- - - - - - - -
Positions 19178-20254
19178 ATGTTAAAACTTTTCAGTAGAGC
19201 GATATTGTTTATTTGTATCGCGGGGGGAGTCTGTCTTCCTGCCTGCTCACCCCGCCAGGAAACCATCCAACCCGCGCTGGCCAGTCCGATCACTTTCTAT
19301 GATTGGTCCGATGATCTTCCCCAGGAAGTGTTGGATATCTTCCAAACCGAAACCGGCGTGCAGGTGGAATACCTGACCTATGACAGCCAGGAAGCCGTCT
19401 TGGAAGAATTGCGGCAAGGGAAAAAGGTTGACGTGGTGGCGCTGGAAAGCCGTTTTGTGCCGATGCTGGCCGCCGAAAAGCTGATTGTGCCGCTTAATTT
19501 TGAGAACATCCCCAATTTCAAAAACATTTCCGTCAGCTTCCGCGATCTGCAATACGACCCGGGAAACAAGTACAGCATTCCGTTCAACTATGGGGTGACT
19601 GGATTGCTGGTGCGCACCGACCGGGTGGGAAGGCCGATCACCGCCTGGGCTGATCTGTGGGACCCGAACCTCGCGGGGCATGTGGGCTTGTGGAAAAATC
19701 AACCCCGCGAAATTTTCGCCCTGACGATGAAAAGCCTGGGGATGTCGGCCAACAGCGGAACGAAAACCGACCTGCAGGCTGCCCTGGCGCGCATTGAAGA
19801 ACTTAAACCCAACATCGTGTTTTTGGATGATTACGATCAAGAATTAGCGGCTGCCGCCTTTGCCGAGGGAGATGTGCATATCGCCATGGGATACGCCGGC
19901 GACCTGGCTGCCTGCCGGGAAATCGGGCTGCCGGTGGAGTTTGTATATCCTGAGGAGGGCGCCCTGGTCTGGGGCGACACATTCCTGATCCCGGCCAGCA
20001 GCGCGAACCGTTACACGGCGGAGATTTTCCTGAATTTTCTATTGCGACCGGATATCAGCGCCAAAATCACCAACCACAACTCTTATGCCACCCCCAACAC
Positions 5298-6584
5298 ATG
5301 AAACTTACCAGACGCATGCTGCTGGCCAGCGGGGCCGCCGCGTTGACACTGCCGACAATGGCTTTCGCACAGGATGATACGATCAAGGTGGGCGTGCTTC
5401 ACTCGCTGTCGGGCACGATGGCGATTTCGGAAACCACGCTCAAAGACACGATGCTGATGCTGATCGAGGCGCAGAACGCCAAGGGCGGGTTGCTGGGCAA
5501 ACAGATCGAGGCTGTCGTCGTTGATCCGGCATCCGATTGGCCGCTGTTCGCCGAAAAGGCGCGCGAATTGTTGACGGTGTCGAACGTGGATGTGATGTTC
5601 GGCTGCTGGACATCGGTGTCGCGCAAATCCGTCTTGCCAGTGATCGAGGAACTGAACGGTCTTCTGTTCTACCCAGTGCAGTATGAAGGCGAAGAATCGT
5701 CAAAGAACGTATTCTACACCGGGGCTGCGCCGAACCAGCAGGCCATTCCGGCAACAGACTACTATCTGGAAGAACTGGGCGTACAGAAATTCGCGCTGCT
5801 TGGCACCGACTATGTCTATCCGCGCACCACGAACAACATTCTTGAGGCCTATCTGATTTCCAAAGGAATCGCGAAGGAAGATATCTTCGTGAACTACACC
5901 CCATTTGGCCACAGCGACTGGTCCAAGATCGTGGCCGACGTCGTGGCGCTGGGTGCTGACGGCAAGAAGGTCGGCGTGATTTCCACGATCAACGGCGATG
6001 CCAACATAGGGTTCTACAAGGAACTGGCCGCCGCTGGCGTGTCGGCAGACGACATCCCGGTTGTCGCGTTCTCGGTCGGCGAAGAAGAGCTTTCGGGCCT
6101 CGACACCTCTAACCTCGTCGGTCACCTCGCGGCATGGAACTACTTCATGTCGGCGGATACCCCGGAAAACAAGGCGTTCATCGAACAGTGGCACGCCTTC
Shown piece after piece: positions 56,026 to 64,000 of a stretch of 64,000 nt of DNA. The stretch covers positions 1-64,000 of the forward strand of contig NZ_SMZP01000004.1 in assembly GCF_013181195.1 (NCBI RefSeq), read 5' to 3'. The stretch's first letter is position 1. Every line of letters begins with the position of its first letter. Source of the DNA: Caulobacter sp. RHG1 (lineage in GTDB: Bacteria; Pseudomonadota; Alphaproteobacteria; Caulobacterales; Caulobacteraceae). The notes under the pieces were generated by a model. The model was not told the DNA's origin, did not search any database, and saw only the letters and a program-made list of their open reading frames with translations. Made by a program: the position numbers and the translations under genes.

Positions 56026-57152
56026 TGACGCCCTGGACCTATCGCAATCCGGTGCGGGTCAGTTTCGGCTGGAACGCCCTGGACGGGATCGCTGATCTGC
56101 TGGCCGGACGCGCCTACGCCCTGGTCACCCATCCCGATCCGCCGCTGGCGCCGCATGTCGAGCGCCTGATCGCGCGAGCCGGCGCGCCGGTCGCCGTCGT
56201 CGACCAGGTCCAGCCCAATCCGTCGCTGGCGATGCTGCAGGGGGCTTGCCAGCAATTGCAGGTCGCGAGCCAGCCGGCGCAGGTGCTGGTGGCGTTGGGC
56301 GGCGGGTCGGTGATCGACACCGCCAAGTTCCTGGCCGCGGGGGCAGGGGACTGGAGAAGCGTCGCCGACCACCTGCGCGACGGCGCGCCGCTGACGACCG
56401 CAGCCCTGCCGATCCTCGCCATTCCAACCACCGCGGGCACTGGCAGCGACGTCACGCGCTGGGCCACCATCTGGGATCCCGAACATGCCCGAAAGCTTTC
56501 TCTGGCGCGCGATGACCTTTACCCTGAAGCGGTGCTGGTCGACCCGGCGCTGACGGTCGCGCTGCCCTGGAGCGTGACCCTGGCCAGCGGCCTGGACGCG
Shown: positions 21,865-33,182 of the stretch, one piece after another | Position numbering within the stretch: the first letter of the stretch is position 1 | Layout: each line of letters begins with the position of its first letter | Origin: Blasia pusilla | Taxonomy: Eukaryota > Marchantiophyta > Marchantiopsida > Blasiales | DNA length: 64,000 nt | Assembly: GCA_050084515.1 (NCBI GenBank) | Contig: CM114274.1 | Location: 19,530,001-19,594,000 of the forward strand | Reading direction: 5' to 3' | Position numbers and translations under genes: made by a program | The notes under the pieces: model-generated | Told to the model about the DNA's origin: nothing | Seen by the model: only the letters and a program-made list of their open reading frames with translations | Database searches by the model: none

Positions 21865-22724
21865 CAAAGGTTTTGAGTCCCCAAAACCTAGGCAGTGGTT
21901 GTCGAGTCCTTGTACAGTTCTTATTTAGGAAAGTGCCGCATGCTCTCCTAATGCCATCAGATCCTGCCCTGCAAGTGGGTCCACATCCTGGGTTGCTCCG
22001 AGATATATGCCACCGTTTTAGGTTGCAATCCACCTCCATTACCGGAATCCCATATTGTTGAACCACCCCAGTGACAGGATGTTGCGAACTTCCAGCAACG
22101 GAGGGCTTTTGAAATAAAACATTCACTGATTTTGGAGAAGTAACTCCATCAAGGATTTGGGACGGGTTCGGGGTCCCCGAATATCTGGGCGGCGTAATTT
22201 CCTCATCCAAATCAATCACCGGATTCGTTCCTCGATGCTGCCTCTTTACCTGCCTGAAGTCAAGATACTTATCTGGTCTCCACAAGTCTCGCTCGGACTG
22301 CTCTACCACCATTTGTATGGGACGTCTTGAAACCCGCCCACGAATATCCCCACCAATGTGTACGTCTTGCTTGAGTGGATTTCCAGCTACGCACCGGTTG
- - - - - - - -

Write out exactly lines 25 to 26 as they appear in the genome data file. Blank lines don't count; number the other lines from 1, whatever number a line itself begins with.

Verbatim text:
56026 TGACGCCCTGGACCTATCGCAATCCGGTGCGGGTCAGTTTCGGCTGGAACGCCCTGGACGGGATCGCTGATCTGC
56101 TGGCCGGACGCGCCTACGCCCTGGTCACCCATCCCGATCCGCCGCTGGCGCCGCATGTCGAGCGCCTGATCGCGCGAGCCGGCGCGCCGGTCGCCGTCGT